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     FrontPage Edition: Sun 5 November 2006

Challenges for the Asia Bond Market


Keynote Address by Mr Heng Swee Keat Managing Director of the Monetary Authority of Singapore at The EMTA Forum

An Excerpt

Challenges for the Asia Bond Market
Have we therefore succeeded in building a vibrant Asian bond market? Not yet. It would be more accurate to characterize the Asian bond market as still a work in progress.
While we have come a long way, and some countries have gone further than others, much remains to be done. Allow me to suggest the improvements we need to work on, under two broad themes - liquidity and accessibility.
Liquidity. The level of market liquidity varies from country to country. For government bonds, the bid-ask spread ranges from 2-3 basis points for Korea and Singapore, to 4-8 basis points for Malaysia and Thailand, to more than 10 basis points in Indonesia.
The level of liquidity is much better than most emerging markets in Latin America and Eastern Europe. But compared to the developed markets, where bid-ask spreads are generally below 1 basis point, there is still room for improvement.
To some extent, liquidity depends on the size of the market. Hence, as the Asian bond market continues to grow, liquidity will gradually improve.
But size alone is not enough. We need other measures to improve liquidity.
First, we need to improve price transparency. Greater price transparency will draw in more participants, encourage more trading and ultimately lead to a deeper market.
For this reason, many Asian countries have or are considering moving their bond markets to multilateral platforms, which can broadcast both pre- and post-trade prices in a timely way.
In Singapore, the Singapore Government Securities e-platform which was launched in July last year was very well-received.
Within a couple of months, the level of foreign participation in the market almost tripled, from about 5% to 13%.
Since then, Thailand has also launched an electronic platform; Indonesia and Malaysia are in the midst of building theirs; and Korea and Hong Kong have announced that they are studying plans for a platform.
Second, there should be the ability to short-sell. Admittedly, some regulators are still wary of the whole notion of short-selling. In our view, a market that has both long and short positions is deeper, and ultimately more stable, than one where everyone is long.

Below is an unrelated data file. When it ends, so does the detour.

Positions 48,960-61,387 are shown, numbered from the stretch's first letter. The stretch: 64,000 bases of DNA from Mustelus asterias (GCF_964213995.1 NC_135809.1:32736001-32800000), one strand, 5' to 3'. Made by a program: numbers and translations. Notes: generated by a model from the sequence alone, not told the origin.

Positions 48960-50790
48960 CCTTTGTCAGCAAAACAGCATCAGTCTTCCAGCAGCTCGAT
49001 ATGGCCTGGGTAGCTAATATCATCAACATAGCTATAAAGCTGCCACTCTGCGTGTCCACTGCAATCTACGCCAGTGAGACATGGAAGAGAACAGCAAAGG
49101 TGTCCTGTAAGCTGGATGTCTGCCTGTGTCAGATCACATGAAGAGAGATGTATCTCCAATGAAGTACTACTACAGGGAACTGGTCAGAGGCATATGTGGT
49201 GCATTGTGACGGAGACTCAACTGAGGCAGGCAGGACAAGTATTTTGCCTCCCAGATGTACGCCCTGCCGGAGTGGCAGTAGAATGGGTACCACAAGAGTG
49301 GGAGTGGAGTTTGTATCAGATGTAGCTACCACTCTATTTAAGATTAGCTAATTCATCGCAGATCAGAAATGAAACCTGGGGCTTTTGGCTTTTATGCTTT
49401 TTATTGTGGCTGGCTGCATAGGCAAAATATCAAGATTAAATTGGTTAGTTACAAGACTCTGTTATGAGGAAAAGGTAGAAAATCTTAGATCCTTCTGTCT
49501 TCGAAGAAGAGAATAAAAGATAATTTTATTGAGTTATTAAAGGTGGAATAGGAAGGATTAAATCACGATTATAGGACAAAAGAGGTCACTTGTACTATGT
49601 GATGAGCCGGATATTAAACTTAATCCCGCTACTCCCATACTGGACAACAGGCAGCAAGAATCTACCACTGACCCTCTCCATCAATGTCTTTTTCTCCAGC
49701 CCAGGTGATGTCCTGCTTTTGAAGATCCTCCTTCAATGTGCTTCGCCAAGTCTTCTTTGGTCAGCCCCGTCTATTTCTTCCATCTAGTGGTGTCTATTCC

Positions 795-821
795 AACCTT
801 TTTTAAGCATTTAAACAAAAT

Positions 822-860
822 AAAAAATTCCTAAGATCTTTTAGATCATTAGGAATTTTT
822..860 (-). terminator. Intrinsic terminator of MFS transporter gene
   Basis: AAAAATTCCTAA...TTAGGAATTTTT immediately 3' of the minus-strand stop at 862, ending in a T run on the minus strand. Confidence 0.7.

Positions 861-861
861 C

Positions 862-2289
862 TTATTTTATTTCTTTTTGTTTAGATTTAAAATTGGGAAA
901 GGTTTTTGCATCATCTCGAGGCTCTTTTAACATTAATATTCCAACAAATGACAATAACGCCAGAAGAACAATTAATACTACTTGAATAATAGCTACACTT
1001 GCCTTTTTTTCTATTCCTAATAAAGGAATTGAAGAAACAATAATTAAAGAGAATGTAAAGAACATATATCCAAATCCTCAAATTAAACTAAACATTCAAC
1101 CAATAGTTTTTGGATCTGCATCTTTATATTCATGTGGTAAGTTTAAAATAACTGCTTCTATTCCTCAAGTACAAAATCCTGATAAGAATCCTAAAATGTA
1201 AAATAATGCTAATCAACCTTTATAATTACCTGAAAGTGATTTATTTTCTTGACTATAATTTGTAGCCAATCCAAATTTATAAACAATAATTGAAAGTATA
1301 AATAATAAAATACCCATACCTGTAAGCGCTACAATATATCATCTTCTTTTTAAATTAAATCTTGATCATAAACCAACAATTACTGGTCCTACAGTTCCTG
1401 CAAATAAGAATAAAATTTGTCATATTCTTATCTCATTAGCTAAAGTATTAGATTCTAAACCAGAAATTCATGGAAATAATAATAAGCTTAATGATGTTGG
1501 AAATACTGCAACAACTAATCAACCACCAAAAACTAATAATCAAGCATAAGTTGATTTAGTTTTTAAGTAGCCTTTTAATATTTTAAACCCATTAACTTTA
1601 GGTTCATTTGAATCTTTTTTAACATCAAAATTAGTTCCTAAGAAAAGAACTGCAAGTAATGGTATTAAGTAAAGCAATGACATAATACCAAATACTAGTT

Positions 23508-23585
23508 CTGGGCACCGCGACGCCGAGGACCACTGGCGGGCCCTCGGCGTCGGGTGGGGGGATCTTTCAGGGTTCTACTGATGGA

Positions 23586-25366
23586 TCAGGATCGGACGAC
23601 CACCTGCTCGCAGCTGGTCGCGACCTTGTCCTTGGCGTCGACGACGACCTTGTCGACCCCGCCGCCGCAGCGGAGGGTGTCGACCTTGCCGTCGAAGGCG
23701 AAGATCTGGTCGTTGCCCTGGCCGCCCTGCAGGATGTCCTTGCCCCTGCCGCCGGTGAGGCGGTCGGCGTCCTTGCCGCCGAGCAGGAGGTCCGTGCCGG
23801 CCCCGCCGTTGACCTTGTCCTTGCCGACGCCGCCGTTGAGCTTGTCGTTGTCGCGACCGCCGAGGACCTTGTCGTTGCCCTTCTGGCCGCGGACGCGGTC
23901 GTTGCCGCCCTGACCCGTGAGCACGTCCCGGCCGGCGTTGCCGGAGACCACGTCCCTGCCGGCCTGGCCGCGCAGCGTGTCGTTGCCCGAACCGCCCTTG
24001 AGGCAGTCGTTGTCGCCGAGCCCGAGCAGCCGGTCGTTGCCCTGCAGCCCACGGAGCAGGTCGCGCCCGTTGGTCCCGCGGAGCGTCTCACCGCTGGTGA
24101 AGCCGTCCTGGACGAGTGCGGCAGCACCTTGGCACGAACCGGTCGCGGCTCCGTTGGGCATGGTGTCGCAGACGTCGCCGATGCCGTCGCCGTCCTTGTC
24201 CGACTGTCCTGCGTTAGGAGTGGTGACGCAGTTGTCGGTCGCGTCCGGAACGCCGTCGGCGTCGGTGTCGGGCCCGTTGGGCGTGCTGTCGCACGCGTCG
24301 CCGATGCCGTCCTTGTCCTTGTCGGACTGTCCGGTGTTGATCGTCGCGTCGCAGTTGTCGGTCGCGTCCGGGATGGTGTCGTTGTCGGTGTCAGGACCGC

Short-selling will also encourage relative value plays between securities as well as between markets, thereby leading to more efficient pricings. Even in markets which permit short-selling, more can be done to facilitate the borrowing of securities to deliver.
Third, an active derivatives market will lend liquidity to the cash bond market. This could be in the form of futures, as in Korea and India or in swaps, as in Hong Kong and Singapore.
Fourth, broadening the investor base will help deepen liquidity. A more diverse pool of investors mean that we are more likely to find buyers and sellers at each price level, thereby deepening the market.
Most Asian markets are still dominated by local investors, comprising mostly banks, insurance companies and pension funds. Anecdotal evidence suggests that on average, non-resident investors hold less than 5% of Asian bonds.
How do we bring in more foreign participation? This brings me to the second broad theme of improvement - accessibility.
After the financial crisis, most Asian economies lifted restrictions on foreign participation in their bond markets.
Currently, only China and India maintain limits on foreign holdings, but even then, the authorities are gradually loosening these limits.
But I believe we need to go much further - beyond removing barriers to foreign participation, we should be actively facilitating foreign participation, and integrating our markets into the global system.
There are several ways we can facilitate these developments.
First, in clearing and settlement. Asia does not have a single point of access like Euroclear for Europe and DTCC for the US. So an investor seeking to hold a portfolio of Asian bonds will have to set up individual accounts in each of the Asian countries, with different tax forms and different disclosure requirements, often running into minute details. Some streamlining will certainly be helpful.
We should also be removing withholding tax. Apart from Singapore, most markets still charge some form of profit or withholding tax.
To facilitate investment in corporate bonds, the existence of good credit rating agencies are important.
International rating agencies have a fairly low level of penetration, focusing mainly on large companies that issue in the cross-border market.
There is room for greater access for international rating agencies, while local rating agencies need to be more transparent in their rating methodology to gain credibility and acceptance amongst global investors.

Full Text of Speech

Source: News Release 1 Nov 2006

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